I realized my desire to be original was more about me, not about the business model or the people who needed help. The need to be different was keeping me from the ability to be helpful. This soul-searching led to clarity on this new business. And I kept asking questions.
- What did I learn during my time there that could help me be effective?
- If I could go back and do it again, what would I do differently?
- What do pastors and church leaders truly need?
- Why do people come to ME for help and advice?
- If a new CEO and board took over, what would they do? (This question, asked by Andy Grove at Intel, is my favorite leadership question of all time. It led the board to get out of the memory chip business and to focus on microprocessors.)
Since time was on my side, I actually had some time to think through how this would be different than some of the other people I know and love in this industry.
Instead of focusing on year long training courses, we could shrink the topic and shrink the timeline. We could adopt more of a semester-based strategy based on one aspect of the larger subject. So instead of a massive course on small groups, let’s create a course on How to Start Small Groups in Your Church. instead of a course on leadership, let’s focus on a resource to help people lead team meetings. I’ll share more about the product model later, because these short-term focused courses are just a part of it.
With this new company, I would not set out to recreate a better or slightly different version of The Rocket Company. That’s my past – a very grateful part of my past. It’s time to take everything I’ve learned and build something new.
I wonder if this is true for you. Maybe your past experiences have perfectly positioned you to pull the trigger on your passion. Maybe those years of questions were really the education you needed all along. I like to think about Moses and his time as a shepherd – that waiting period between his Egyptian upbringing and his Hebrew leadership – as a training ground. It wasn’t just a time of waiting; it was a time of forming.
So, back to the name of this company. And the third lesson learned.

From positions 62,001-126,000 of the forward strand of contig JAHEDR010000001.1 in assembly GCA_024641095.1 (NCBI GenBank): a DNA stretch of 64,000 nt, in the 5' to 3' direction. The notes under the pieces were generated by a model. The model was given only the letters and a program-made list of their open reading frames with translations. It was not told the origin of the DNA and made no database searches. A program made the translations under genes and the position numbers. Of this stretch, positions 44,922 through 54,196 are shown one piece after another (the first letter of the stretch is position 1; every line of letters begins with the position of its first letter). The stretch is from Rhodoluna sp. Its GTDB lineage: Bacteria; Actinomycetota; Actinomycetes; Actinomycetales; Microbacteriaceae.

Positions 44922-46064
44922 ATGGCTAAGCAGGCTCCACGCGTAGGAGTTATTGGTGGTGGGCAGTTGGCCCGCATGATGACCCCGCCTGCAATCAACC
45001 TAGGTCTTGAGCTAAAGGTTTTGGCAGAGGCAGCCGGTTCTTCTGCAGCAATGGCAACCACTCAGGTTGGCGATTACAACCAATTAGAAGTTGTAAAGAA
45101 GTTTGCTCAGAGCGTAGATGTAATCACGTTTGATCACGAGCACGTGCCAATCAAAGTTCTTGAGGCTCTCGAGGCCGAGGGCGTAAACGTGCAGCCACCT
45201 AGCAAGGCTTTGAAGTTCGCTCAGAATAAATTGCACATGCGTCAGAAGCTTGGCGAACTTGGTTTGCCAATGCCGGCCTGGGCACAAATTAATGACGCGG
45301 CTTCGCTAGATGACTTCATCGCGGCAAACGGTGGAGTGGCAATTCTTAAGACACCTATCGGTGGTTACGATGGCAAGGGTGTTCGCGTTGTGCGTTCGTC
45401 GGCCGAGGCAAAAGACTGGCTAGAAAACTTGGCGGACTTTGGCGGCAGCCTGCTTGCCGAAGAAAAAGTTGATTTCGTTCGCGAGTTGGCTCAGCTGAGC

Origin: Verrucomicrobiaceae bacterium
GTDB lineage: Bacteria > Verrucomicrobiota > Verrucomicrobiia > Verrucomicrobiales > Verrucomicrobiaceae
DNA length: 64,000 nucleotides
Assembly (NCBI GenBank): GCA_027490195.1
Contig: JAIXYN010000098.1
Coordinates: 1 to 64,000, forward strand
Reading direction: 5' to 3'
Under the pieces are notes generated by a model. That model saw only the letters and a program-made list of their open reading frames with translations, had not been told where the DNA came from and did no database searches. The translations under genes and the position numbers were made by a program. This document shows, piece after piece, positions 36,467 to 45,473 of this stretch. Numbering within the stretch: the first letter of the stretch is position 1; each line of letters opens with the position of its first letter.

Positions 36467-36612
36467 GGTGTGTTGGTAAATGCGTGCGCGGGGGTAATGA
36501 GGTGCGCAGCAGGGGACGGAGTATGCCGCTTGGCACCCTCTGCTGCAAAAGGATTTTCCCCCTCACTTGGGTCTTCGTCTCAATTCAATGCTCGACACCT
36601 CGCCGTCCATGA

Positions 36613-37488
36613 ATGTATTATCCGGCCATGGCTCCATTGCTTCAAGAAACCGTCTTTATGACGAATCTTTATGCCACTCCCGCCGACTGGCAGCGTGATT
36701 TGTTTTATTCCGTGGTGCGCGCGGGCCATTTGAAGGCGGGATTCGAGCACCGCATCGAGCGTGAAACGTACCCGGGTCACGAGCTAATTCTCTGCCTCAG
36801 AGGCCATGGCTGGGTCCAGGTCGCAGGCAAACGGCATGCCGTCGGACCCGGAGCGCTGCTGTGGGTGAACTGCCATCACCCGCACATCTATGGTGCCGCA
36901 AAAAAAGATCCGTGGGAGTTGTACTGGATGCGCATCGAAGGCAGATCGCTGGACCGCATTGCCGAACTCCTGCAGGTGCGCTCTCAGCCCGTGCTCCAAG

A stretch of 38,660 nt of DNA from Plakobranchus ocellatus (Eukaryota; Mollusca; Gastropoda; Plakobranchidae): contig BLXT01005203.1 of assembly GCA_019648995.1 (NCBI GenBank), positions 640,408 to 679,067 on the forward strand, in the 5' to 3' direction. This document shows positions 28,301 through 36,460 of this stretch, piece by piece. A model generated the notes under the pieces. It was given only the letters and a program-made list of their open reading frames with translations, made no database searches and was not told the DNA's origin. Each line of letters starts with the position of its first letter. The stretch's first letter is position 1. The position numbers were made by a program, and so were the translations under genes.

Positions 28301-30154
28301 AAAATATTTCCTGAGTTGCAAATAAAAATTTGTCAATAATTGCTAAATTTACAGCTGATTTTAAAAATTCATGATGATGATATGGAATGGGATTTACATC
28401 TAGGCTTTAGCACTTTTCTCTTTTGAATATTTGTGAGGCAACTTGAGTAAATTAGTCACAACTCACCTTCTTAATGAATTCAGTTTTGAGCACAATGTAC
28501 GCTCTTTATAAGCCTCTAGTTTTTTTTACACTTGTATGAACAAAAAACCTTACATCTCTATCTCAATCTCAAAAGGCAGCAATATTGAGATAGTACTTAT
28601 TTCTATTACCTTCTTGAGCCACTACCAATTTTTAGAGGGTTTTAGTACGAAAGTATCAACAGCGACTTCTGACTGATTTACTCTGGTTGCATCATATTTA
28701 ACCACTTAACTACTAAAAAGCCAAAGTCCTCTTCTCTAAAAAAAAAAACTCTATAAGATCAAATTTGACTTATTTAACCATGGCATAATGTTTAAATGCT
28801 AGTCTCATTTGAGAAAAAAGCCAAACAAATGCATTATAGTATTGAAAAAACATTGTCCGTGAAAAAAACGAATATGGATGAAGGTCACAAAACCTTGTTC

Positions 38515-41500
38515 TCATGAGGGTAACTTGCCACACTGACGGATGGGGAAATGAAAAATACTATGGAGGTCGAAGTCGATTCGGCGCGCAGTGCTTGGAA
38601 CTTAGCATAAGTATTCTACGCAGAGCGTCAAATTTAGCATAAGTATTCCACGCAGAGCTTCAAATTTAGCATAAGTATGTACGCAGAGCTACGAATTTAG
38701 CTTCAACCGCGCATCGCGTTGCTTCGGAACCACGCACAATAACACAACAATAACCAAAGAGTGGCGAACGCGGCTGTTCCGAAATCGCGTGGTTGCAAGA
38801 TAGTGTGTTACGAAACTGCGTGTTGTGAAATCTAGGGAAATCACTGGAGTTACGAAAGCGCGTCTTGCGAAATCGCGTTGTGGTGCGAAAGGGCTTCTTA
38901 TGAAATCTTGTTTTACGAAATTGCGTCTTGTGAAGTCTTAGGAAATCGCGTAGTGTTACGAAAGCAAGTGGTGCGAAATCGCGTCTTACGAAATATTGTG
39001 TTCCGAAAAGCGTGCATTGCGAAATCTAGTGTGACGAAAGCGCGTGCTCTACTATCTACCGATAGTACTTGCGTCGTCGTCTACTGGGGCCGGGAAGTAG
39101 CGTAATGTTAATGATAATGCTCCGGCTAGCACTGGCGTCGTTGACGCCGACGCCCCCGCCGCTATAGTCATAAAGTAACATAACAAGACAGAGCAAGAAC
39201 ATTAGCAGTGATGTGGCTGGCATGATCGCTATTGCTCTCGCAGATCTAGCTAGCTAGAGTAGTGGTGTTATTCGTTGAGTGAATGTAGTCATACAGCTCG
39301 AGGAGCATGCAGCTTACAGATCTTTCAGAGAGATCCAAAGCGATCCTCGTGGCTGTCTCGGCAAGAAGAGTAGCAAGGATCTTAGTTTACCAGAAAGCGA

Lesson #3: You can be creative or you can be clear when naming your company.
The reason I got into this business was probably a downloadable resource called “Docs and Forms.” When I was pastoring a growing church, I realized we didn’t have any systems. We didn’t have a clear strategy or processes for doing the things we did every week. And it was really hurting us.
So we went to work and created job descriptions, flow charts, spreadsheets and about sixty documents. I realized other churches also needed these things, so “Docs and Forms” became a product. The name wasn’t terribly creative, but it was clear. People LOVED this product. Church planters and mega-churches purchased it and used these documents in their ministries. When I became a part of The Rocket Company, this product became a part of that family.
I’ve never been that good at naming things, because I just opt for calling it what it is. It’s like the old days in the Wild West when the businesses were just named what they did. The Saloon. The Hotel. General Store.
When it came time to name this new company, I wanted something that was clear. When people heard it, I didn’t want to leave any doubt as to what we did. I love creativity, but I don’t want creativity to keep us away from clarity.
- We’re going to serve churches so I wanted the word “church” in the name. We’re not going to be a marketing company that serves churches, we’re going to be a church company that utilizes marketing.
- We were going to help them with growth and health, not one or the other. So I wanted a name and logo that communicated both.
I visited sites like panabee.com – a fun way to combine words and see what domains might be available. I scrolled through sites like brandbucket.com and logoturn.com and namerific.com to see if anything caught my eye. Startup, a storytelling podcast I discovered during this time, devoted an episode to this same topic and I listened to every word.
So after brainstorming, searching domains and talking to designers, I stuck with something familiar. It was the name I had in mind all along. What it lacks in originality, I hope it makes up for in clarity.
The new business is named Church Fuel.
In the next post, I will pull back the curtain on the fairly-frustrating-but-in-the-end-I’m-proud-of-it brand-building experience.